In the few years since, Dean’s art had grown. It had also grown narrower, manneristic, a bit lazy—too quick a progression for someone not yet thirty. His face looked swollen when I saw him. I had the sense that he remained unfrustrated except in the loss of a sense of possibility. Hard as it might be to believe, I had asked after Ev not out of envy, or pure sadism. I was interested in how long it takes people to heal.

You couldn’t let these visits go on too long; we weren’t kids any more, had to keep to our schedules or give the impression of having them to keep. We said our goodbyes: yeah, this was really great, we should hang out more; I would try to get him into the magazine at some point. It was gauche to tell him as much, and uncharacteristic for me. We were both surprised, as if by a sudden kiss. And our seeing each other surprised added an extra charge, like a kid who falls, looks, sees bloody knees, and then understands he’s supposed to cry.


Rheya had made her living room her bedroom and her bedroom her living room while I was away, another disorientating difference in the version of the city I had returned to. It was comparable to her ability to turn herself inside out, the charming and sweet becoming the cold, lazy, indifferent, nearly inhuman.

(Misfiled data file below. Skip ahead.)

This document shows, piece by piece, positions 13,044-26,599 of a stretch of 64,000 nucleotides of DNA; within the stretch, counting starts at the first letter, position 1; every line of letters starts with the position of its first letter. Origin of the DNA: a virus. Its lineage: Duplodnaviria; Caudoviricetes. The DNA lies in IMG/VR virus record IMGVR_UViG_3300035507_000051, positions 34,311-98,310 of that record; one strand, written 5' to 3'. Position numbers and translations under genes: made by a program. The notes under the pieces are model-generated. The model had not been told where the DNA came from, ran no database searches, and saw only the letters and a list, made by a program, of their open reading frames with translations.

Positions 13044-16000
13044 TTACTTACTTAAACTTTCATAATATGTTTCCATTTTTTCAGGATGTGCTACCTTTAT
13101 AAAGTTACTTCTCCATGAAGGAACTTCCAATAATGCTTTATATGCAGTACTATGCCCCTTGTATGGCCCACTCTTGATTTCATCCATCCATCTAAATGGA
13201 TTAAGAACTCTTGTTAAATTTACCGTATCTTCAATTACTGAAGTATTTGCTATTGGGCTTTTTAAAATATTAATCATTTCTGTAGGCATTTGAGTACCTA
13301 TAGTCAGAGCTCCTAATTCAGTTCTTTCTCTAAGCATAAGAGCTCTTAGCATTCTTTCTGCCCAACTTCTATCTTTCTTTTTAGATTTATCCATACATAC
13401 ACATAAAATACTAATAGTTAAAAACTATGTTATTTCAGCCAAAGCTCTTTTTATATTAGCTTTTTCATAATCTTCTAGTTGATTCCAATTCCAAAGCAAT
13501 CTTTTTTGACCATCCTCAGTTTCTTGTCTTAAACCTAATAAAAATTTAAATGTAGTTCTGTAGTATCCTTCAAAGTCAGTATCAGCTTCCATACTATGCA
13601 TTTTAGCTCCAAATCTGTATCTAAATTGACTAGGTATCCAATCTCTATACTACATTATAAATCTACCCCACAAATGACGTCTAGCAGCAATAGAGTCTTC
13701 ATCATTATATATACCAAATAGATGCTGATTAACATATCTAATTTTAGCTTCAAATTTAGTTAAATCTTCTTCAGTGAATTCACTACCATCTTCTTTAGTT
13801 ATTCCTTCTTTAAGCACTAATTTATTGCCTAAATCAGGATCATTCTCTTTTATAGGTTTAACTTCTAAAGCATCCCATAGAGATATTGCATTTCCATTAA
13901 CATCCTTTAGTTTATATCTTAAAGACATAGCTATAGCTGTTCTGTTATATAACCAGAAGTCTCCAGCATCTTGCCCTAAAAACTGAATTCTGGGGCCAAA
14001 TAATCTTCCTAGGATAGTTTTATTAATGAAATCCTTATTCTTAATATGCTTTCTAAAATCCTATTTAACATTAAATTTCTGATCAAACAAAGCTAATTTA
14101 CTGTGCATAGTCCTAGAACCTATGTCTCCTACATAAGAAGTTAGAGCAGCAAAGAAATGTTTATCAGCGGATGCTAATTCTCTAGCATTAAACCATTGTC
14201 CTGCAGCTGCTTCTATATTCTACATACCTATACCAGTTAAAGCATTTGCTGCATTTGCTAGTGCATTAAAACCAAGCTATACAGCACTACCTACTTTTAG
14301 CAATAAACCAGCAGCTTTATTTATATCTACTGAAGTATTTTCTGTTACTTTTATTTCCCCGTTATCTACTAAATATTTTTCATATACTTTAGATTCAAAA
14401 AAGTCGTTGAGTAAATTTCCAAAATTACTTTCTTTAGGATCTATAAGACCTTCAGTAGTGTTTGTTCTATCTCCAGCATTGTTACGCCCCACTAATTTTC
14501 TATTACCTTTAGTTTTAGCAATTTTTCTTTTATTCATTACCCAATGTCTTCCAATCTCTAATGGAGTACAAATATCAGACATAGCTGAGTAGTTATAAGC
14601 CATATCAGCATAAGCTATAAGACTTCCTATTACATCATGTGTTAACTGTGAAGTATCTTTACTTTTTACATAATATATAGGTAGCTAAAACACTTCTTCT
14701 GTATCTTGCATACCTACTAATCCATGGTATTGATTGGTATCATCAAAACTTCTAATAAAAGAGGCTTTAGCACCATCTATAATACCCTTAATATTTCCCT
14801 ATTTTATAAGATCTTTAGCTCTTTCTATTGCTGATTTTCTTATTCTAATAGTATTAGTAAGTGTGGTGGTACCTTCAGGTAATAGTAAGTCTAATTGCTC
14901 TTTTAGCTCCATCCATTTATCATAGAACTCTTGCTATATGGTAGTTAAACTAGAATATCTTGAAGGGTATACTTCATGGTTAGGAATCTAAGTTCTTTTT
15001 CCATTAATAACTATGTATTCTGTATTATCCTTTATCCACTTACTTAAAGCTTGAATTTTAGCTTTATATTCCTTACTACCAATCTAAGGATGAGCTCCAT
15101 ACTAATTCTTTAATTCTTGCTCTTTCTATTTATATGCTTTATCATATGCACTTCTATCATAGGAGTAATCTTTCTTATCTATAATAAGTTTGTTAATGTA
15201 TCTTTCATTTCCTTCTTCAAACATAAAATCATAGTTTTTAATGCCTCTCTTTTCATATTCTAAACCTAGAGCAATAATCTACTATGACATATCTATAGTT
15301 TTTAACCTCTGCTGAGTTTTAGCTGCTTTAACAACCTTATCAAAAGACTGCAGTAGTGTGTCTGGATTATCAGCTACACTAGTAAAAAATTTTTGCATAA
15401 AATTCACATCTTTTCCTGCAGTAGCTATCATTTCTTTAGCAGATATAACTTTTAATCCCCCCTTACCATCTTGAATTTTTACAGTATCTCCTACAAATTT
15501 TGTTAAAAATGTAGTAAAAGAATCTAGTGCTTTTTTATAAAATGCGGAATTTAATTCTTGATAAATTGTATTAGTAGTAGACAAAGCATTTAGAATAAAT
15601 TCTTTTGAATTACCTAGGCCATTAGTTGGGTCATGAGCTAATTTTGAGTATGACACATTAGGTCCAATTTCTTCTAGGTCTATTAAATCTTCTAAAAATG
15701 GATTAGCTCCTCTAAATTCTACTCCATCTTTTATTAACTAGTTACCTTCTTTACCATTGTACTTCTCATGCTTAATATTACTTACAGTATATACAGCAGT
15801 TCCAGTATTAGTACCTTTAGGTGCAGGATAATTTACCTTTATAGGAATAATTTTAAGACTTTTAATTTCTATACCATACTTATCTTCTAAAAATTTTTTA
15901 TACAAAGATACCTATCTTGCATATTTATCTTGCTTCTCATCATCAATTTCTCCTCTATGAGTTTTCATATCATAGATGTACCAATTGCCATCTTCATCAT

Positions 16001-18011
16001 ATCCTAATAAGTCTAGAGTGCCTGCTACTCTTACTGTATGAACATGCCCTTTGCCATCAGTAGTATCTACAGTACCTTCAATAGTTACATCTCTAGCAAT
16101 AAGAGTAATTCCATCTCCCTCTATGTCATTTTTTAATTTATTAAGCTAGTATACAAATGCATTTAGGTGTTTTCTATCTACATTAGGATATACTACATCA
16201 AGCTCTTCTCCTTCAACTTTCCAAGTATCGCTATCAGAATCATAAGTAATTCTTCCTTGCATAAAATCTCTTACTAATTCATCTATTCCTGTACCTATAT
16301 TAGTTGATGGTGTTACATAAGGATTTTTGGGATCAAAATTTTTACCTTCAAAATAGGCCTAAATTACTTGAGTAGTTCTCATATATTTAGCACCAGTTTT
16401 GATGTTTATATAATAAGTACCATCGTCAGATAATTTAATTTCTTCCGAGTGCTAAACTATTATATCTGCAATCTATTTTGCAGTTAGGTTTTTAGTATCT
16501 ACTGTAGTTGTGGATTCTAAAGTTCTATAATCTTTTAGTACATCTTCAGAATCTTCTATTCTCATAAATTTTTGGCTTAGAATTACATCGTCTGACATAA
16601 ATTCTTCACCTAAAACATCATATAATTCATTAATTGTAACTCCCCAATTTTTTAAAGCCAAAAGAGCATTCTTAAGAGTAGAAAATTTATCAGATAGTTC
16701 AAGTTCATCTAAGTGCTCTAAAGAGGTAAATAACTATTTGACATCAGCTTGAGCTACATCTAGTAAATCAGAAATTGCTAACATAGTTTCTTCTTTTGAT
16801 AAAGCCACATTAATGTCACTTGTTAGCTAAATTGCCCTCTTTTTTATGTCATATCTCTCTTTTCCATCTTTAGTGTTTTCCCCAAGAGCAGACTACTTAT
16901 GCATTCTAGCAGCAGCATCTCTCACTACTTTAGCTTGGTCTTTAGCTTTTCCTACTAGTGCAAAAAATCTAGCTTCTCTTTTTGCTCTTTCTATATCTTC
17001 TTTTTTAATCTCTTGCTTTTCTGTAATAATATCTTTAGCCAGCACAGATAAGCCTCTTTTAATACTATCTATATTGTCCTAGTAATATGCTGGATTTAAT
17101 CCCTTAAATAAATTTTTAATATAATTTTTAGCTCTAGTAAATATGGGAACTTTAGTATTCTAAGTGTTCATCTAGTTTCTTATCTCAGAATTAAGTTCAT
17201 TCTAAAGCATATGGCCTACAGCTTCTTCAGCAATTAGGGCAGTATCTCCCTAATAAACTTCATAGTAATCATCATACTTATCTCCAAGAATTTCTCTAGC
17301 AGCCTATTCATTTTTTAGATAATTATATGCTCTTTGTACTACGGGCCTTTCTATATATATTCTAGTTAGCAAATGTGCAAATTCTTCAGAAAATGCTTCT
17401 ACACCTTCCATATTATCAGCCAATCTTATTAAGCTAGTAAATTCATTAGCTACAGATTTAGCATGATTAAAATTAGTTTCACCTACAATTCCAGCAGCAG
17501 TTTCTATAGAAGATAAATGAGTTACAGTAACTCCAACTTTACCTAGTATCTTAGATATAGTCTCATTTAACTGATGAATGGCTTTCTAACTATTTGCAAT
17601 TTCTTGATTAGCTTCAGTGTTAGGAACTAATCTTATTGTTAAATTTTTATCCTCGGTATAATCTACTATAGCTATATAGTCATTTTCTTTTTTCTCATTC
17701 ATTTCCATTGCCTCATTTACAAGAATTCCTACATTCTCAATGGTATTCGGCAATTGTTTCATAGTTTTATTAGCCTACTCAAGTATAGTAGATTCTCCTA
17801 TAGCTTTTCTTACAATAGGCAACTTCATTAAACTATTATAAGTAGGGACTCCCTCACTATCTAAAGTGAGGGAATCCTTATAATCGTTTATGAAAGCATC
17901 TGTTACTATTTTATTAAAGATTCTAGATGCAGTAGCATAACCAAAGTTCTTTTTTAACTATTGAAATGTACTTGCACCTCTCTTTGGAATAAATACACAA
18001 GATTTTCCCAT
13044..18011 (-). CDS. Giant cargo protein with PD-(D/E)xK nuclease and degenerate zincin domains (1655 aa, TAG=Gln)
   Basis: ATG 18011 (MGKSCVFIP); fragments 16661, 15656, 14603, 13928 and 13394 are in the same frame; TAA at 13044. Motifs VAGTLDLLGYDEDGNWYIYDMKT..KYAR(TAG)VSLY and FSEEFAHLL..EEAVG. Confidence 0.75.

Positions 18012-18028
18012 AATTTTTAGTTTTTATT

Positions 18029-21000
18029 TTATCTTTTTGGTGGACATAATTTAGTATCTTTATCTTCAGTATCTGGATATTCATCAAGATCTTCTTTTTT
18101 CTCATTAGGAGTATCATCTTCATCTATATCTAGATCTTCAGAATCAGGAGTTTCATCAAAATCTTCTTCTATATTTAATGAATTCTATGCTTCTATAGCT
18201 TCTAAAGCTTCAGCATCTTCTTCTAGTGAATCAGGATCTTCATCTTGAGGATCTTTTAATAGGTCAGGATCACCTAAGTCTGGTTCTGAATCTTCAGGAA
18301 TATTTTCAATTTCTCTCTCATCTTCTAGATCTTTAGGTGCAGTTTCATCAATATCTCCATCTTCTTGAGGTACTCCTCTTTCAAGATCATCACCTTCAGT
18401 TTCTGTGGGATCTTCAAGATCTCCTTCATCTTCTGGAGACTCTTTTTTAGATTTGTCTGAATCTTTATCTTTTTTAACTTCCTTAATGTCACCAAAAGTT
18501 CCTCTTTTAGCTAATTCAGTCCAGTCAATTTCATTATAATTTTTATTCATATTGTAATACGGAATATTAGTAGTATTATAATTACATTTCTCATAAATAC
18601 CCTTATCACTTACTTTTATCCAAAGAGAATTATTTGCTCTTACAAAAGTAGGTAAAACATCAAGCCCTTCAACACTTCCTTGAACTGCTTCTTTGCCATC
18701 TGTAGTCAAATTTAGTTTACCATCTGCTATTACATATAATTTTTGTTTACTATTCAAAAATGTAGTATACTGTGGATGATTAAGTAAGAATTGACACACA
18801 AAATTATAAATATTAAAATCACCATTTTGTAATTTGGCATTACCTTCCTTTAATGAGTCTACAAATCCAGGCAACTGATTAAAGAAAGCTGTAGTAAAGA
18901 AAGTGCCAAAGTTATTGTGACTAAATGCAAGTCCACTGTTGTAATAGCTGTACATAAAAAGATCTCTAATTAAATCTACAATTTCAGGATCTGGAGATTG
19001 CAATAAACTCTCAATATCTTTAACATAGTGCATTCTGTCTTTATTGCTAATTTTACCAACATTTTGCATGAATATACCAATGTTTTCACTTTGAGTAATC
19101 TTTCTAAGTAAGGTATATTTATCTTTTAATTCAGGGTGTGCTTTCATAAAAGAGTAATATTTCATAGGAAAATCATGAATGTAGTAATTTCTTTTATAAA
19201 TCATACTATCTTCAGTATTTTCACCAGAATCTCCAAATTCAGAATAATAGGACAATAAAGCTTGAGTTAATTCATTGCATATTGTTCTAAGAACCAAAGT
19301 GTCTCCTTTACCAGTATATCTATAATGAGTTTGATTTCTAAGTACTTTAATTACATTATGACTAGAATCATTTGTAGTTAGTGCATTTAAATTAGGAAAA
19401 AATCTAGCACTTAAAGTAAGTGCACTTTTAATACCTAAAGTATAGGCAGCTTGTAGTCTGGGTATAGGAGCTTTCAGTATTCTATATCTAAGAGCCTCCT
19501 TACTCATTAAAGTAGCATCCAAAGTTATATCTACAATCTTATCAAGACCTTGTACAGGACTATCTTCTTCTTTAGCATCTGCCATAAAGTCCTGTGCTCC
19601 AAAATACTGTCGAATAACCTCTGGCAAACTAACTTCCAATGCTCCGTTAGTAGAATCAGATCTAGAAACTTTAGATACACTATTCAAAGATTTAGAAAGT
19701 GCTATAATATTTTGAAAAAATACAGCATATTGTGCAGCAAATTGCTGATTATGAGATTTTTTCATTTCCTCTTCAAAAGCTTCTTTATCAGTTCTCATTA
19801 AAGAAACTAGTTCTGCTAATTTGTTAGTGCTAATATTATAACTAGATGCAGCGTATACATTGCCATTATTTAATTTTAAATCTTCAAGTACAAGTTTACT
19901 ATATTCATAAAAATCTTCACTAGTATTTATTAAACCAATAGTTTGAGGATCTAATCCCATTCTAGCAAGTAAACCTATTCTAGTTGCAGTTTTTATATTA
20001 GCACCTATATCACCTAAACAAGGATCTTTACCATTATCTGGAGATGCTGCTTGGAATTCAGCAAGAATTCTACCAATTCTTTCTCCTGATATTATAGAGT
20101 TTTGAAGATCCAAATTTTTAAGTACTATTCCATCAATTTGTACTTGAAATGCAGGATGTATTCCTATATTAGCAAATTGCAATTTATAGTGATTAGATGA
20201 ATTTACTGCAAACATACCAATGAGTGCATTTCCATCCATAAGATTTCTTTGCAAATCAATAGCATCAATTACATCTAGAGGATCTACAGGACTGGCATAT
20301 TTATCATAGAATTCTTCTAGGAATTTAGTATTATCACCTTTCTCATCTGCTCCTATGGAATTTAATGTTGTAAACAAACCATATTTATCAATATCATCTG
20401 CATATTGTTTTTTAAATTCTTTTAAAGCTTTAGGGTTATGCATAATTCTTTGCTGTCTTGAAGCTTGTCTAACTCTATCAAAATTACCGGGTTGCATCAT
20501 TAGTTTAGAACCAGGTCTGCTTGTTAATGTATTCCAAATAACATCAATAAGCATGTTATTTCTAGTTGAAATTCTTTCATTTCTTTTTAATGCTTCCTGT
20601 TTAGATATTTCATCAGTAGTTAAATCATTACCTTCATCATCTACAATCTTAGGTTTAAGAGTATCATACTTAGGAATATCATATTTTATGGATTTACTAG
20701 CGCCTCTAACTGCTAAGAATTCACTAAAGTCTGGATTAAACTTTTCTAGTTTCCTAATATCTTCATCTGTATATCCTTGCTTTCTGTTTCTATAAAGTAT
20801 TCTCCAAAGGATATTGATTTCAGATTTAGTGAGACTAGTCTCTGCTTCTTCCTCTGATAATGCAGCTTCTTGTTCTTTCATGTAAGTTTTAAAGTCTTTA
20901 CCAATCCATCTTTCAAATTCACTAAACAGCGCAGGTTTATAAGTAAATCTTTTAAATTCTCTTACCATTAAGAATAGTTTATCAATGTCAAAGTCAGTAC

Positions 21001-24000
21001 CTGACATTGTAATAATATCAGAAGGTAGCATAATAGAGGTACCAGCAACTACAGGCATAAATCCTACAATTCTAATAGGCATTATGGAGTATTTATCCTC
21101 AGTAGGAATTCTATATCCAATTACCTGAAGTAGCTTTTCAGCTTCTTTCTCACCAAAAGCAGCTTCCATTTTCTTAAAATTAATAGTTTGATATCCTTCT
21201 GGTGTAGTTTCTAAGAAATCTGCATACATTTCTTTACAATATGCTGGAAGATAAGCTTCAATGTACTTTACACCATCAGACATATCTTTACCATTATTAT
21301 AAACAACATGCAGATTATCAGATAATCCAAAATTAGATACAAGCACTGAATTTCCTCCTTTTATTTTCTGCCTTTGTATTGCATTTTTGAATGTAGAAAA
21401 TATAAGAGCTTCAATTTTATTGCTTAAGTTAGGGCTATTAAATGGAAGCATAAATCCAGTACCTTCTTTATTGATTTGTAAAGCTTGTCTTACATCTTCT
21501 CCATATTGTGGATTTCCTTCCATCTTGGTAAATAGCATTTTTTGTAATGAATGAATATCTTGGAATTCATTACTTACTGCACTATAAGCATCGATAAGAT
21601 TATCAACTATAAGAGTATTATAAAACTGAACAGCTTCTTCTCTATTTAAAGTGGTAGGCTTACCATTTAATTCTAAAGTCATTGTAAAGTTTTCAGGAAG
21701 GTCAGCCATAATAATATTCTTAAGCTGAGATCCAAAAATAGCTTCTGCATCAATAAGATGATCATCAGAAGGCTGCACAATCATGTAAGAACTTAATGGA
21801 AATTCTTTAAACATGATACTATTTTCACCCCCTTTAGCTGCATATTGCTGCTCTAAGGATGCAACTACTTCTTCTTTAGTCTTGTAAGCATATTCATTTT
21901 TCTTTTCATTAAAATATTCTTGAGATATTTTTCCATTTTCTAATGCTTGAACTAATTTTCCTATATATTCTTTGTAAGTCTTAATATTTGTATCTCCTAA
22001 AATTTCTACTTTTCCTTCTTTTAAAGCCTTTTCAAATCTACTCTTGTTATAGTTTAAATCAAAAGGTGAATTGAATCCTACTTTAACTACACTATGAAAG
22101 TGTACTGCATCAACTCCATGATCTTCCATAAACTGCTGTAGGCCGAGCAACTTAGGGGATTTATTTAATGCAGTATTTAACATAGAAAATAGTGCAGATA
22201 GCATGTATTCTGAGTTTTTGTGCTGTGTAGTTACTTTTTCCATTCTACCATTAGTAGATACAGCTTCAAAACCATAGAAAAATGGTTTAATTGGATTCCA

The room held a small dresser, a drafting table, a wooden folding chair, a futon on the floor under the window. The spareness soothed her, kept overstimulation at bay. But for me the new bedroom had the air of a stage set: unfinished, a sketch. And fake. It was not her real room, since the real one could only be defined by our having borne our fits of love and hate.